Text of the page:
The Hydroworx pool also has the benefit of an underwater treadmill. This provides opportunities to walk at varying or consistent speeds to challenge patients at all levels of recovery. For sedentary or elderly patients, walking, sidestepping and backward walking are beneficial. For athletes, the treadmill provides a more gradual return to running activities. Along with the treadmill, powerful resistive jets increase workload for the entire body to improve conditioning and core stabilization in a low-impact environment.
Our therapeutic pool offers benefits for people at all levels of recovery and rehabilitation. The physical therapy staff will establish and lead you in an exercise program to address areas of weakness, stiffness and pain. Be sure to ask your physician if aquatic therapy would be helpful for you!
Midwest Rehab is conveniently located at the Orthopedic Center of Illinois at 1301 S. Koke Mill Road in Springfield. Find out more today by visiting
our website, www.mwrehab.net, or calling (217) 547-9108.
After careful consideration by the Board of Directors, the Orthopedic Center of Illinois Foundation (OCIF) is proud to award Tucker Hirsch with its annual Foundation scholarship. The $5,000 award provides tuition assistance to a full-time, college-bound student majoring in a health-related field.
Dr. Ron Romanelli, OCIF President, presented the scholarship to Tucker Hirsch at the Williamsville High School Honors Night.
Tucker is a senior at Williamsville High School and is the son of Amelia and Trey Zibutis. He plans to attend Washington University in the fall, majoring in pre-medicine. He has a 4.15 GPA (un-weighted 4.0 scale), scored a 34 on his ACT, and is ranked first in his class of 109 students at Williamsville. His school activities include the Golf Team, Band, WYSE, Scholastic Bowl, National Honor Society, and YMCA Youth & Government.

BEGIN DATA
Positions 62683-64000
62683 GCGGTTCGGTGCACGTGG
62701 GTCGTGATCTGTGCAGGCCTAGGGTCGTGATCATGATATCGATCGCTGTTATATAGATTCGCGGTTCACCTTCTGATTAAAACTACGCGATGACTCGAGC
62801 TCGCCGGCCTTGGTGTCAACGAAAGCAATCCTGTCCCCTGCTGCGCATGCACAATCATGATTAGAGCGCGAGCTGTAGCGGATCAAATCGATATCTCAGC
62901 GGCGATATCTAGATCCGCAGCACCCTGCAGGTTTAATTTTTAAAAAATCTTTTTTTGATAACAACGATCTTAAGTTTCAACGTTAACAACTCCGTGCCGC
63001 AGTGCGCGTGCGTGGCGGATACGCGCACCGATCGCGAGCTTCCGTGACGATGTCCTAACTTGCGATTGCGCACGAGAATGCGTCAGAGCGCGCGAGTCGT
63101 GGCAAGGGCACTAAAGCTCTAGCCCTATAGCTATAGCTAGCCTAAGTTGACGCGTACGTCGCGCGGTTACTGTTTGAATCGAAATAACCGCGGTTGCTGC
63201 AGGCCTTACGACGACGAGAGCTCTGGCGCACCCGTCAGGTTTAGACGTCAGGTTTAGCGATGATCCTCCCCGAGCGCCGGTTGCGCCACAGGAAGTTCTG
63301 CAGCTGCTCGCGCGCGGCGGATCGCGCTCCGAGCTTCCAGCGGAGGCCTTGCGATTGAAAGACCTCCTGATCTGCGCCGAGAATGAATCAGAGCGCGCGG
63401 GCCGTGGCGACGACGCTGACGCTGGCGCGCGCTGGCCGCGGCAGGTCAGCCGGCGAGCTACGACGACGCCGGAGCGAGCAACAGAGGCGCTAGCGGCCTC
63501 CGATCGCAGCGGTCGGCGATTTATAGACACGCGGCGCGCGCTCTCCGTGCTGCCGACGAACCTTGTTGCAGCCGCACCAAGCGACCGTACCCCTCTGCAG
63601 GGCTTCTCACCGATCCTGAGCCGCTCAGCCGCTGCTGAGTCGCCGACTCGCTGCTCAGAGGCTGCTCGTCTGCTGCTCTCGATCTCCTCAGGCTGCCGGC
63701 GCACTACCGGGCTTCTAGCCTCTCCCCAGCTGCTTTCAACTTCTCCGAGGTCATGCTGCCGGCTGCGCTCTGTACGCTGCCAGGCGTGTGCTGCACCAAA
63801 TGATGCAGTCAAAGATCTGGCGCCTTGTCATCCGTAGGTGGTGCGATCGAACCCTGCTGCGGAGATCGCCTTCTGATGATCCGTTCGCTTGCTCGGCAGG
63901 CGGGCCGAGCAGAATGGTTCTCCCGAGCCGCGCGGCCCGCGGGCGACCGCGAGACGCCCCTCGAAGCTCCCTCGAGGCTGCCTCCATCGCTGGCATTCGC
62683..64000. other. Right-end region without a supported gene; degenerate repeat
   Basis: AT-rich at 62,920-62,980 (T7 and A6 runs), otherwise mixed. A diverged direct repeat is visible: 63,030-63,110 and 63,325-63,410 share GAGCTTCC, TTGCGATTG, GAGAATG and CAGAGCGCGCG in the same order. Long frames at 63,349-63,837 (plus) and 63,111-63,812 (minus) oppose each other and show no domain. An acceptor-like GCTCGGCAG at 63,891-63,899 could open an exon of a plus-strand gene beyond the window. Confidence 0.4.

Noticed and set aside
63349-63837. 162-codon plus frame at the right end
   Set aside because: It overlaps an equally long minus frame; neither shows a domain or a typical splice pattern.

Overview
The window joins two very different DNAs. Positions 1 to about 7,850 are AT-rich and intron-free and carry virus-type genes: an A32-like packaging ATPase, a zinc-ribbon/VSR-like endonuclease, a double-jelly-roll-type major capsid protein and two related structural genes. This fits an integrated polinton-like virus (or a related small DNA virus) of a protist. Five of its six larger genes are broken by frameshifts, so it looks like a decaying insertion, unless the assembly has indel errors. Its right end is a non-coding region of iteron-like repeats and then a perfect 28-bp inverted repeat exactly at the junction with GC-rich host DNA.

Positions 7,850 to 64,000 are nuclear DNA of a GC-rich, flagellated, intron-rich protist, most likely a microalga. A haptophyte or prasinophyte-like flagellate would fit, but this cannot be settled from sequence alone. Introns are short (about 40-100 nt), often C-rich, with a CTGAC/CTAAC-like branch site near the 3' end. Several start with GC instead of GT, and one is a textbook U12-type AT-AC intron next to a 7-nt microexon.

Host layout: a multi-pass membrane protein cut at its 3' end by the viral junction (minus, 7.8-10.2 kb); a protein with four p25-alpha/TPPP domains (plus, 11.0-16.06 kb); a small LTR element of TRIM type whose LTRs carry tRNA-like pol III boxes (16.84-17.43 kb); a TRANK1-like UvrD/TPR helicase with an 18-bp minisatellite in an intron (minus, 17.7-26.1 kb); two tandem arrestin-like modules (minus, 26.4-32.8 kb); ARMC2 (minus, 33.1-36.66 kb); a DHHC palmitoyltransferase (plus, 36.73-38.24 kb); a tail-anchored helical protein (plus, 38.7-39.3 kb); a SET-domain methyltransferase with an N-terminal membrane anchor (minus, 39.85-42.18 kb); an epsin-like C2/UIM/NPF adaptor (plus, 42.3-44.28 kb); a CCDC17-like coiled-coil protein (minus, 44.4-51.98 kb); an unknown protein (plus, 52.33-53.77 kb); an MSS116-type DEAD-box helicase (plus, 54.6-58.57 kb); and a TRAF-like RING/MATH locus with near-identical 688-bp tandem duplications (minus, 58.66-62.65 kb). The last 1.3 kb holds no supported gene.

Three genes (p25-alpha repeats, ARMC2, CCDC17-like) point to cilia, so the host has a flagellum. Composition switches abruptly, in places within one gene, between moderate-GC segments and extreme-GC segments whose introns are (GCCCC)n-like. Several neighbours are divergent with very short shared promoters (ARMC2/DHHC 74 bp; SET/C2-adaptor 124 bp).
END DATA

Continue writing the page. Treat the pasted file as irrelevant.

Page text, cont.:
The Orthopedic Center of Illinois Foundation was formed to support projects promoting patient education, continuing medical education, and regional charitable organizations. Since its creation in 2004, OCIF has awarded over $200,000 to local charities and those pursuing careers in the medical field.
The physicians and staff are proud to announce Terry K. has been named employee of the month for April 2016.
Terry joined OCI in 2013
Terry was nominated by a co-worker who said he goes above and beyond to lend a hand, no matter what the task. He treats everyone with respect and is a “team player”.